How to Graduate With Minimal Debt

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The new year is fast approaching, and for many that means getting prepared to embark on a new stage of their life: getting their college degree. Many will start school this January, and more than a few will be seeking out practical advice from those who have been in their shoes before. While this advice abounds, with how to guides ranging from avoiding homesickness to cooking ramen noodles in 52 different ways, many of the most practical and important matters are neglected. Mainly, while there is no shortage of advice on how to get through college without becoming a social outcast, there is a dearth of information on how to ensure that when you graduate you will find yourself in a financially advantageous situation.

The problem is, most college students are accustomed to making poor financial decisions, and this is where they really need advice. I’m not even talking about credit card debt here. I mean, let’s face it, college students are paying up to $1,000 a pop to take some of the same classes they took in high school. They reason that this is still wise, because their degrees can net them a good job when they graduate, but in reality the end result is that the average student these days graduates with nearly $35,000 in student loan debt, not accounting for the money their parents took out on top of that. And, for many, this debt doesn’t net them a good full time job – at least not right away. So they are stuck with enormous debt and no real stream of income to pay it off, leaving America with a workforce that is educated, but broke.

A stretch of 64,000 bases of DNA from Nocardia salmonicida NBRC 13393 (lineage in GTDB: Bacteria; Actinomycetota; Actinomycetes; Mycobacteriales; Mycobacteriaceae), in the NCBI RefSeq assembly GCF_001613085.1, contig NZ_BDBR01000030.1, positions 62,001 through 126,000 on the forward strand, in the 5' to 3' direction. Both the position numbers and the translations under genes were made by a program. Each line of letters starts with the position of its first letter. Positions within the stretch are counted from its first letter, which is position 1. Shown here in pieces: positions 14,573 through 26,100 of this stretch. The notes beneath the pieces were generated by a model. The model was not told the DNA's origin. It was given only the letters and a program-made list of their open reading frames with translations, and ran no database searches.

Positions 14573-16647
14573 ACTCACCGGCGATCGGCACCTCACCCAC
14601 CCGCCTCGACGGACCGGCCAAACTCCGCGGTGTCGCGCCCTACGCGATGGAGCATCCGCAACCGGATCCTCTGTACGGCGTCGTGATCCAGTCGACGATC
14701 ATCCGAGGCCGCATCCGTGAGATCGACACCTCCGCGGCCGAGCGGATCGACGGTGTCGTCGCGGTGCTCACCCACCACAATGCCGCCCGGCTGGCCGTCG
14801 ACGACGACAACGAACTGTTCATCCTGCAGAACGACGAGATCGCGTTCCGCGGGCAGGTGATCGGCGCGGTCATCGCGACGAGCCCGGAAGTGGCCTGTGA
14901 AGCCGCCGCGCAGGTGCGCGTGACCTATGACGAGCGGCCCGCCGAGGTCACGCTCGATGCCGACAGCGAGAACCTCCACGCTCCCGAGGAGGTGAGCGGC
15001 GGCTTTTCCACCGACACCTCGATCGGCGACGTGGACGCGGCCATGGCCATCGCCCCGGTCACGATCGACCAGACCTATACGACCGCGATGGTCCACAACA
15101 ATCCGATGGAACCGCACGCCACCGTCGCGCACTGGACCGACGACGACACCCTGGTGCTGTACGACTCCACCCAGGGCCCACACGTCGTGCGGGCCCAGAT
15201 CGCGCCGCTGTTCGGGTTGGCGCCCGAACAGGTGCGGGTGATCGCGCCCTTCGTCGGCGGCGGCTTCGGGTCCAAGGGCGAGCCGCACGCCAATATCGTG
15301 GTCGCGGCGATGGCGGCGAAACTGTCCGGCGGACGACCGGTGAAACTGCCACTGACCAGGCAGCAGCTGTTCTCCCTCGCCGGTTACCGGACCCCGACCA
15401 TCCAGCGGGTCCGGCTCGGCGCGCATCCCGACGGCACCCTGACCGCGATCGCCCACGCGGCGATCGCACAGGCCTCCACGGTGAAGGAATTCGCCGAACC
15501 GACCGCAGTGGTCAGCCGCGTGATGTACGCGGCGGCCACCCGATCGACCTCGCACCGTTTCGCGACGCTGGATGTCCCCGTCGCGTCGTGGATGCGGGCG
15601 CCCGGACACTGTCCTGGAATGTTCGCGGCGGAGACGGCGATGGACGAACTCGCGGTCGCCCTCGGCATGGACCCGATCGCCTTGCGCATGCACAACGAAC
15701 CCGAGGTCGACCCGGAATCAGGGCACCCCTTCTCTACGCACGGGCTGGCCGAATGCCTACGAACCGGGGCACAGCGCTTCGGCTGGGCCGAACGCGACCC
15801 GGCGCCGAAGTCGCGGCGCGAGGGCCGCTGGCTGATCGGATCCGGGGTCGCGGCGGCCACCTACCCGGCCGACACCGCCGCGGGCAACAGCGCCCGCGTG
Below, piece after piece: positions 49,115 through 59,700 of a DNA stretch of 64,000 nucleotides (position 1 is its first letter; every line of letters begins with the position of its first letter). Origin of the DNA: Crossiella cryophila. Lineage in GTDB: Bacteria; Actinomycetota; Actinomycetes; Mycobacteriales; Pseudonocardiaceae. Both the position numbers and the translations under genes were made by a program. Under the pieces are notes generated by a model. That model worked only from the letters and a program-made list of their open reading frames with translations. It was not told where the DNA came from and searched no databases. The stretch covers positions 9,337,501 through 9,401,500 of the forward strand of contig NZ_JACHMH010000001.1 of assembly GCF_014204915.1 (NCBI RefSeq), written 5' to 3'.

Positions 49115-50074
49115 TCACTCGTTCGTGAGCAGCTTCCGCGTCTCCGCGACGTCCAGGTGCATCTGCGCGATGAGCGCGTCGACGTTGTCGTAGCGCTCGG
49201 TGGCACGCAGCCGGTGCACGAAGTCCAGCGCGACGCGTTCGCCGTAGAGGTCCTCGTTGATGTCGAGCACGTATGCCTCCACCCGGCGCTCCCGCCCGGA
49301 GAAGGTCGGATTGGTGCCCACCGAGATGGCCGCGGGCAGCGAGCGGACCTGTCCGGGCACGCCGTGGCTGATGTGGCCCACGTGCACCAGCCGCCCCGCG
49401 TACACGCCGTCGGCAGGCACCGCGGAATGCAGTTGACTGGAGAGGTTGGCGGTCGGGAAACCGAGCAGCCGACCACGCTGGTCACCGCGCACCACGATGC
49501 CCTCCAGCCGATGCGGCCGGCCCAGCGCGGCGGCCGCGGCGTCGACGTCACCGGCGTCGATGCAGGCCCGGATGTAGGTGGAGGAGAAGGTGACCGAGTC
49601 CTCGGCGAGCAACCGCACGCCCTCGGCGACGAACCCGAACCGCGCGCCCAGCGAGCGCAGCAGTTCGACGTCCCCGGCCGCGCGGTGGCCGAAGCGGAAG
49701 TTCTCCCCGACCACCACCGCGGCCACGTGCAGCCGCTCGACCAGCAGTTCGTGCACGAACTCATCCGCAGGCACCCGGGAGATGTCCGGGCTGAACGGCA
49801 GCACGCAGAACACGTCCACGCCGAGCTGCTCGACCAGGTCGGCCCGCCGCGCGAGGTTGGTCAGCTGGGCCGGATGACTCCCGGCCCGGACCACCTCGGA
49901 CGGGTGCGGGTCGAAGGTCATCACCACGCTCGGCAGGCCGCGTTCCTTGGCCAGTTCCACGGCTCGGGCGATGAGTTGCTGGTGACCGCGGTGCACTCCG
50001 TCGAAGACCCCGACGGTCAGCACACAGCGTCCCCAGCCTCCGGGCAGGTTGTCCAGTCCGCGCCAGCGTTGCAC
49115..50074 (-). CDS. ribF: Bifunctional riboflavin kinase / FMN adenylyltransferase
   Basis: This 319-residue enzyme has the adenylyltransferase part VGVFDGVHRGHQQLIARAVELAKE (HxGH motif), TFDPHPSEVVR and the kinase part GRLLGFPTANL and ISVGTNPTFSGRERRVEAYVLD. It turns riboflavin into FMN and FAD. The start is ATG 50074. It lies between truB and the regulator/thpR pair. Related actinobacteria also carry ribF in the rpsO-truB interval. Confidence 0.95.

Most students these days have simply concluded that such cases are unavoidable, mainly because they are so normative. But while such cases truly are becoming the norm, they certainly don’t have to be, and so while most are willing to give advice on how to make the college years the best of their lives, my advice to new students would be to ensure that the rest of their lives are just as good as their college years by seriously investigating their options before biting off more than they can chew when it comes to student loans.

Now I could simply say “shop around and don’t pay for an expensive school you can’t afford”, and by doing so I would certainly be offering very sound advice (I speak from experience here). But today I wanted to offer something a little further beyond that. You see, the reason many students are finding themselves in so much debt is simply because they are unaware of alternative options. I, for one, am aware of alternative options however, and I have seen them put to use firsthand to drastically reduce the cost of a college education and allow for a much greater deal of financial mobility in the long haul.